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Clatskanie facility would create hundreds of jobs; exec claims plant would use 3,600 gpm of water

It could be a few years before any major developments take place on a proposed methanol plant at Port Westward in Clatskanie.

SPOTLIGHT PHOTO: COURTNEY VAUGHN - Vee Godley, (right) of NW Innovation Works, provides an update to Port of St. Helens commissioners Wednesday morning. NW Innovation Works is proposing a methanol plant at Port Westward. Northwest Innovation Works LLC, the international company planning the $1.8 billion large-scale production plant, signed a lease option agreement with the Port of St. Helens in 2014.

Since then, the company moved its headquarters to Kalama, Wash., where it anticipates to start construction on a methanol plant there in late 2016. The company also pulled the plug on a proposed plant at the Port of Tacoma amid heavy public protest over the project’s environmental impacts.

Murray “Vee” Godley, president of NW Innovation Works, presented updated plans for the Port Westward project to Port of St. Helens commissioners, staff and members of the public Wednesday morning.

Godley said his company looked to the Pacific Northwest when considering sites for new methanol production because of the region’s established supply chain for natural gas.

Natural gas is a key component in the company’s production of methanol, often called wood alcohol or Methyl-alcohol, which converts gas to an alcohol that becomes olefins.

Olefins, in turn, usually become plastics and other materials commonly used in the wood and cosmetics industry, Godley said.

According to plans for the Port Westward site, natural gas would be piped in underground and converted to methanol, which would then get shipped to Asia. The company expects to produce 200,000 tons of methanol daily, which will require up to 250 megawatts of power and 3,610 gallons of water per minute, which would be sourced from the Columbia River. An estimated 81 percent of that water would return to the local environment via evaporation, with another 13 percent being cleaned and returned to the river, according to company.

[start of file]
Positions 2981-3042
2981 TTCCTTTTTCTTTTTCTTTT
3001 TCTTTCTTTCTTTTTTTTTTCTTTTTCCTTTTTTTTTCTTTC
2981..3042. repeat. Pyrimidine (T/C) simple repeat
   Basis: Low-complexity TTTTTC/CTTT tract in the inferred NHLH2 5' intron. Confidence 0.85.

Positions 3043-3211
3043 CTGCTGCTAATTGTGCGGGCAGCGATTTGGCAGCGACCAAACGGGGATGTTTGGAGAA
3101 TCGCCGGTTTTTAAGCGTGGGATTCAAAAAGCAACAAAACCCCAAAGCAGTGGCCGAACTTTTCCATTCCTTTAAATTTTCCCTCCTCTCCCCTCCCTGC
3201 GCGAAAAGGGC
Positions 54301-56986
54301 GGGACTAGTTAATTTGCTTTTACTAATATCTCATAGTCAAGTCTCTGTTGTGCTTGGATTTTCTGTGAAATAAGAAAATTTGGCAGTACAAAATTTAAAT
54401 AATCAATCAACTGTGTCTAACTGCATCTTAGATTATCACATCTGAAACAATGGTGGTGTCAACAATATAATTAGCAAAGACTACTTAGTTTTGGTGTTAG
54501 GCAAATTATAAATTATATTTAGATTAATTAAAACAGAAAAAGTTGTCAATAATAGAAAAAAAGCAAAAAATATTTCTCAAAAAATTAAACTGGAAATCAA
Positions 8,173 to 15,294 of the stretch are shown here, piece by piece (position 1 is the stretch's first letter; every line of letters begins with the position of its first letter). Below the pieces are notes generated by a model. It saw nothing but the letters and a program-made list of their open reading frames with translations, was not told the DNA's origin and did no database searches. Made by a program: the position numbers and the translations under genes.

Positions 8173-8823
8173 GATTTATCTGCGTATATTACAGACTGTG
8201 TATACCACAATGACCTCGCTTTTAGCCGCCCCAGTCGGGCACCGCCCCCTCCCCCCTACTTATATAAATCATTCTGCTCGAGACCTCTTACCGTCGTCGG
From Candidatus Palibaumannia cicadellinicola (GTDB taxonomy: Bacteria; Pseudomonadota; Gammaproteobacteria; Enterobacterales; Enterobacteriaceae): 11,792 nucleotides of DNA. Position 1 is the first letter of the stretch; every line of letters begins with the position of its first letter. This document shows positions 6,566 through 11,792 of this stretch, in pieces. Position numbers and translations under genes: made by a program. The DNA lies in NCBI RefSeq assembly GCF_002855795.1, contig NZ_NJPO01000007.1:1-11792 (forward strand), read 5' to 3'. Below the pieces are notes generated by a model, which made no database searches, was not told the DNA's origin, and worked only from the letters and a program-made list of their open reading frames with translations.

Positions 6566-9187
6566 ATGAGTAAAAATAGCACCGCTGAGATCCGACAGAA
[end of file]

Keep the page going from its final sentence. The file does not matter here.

NW Innovation Works will rely on a combination of purchased wind energy and conventional energy to fuel its plant.

The process would also produce greenhouse gases, along with “smaller amounts of criteria and toxic air pollutants.”

“Yes, there are still emissions,” Godley said. “We still burn gas, but they’re transitional emissions.”

Godley said once the project has all the approvals needed to move forward, it will have substantial impacts on the county’s economy.

An economic report for the company’s Kalama site projects up to 1,000 jobs during construction, with up to 200 full-time permanent jobs.

“We want to reverse the tide of exporting American jobs to overseas manufacturing,” Godley told his audience. “We want to produce living-wage jobs here in Oregon.”

One of the biggest hold-ups for the company at the Port Westward site has been Portland General Electric, the site’s largest and oldest tenant.

PGE has expressed concerns about pollution from the methanol plant.

“From our conversations with PGE, they’re not concerned about the easements, they’re concerned about the air shed,” Paula Miranda, deputy executive director of the port, told commissioners Wednesday.

The company is currently paying PGE to conduct an air shed study to determine potential pollution impacts to PGE from the plant. The study is expected to be finalized within the next two months.

PGE isn’t the only one with concerns about the project’s impacts.

In Cowlitz County, the region’s cemetery district filed official opposition to the Federal Energy Regulatory Commission’s approval of a 24-inch natural gas pipeline for NW Innovation Works’ Kalama project, saying the proposed pipeline cuts through a private cemetery.

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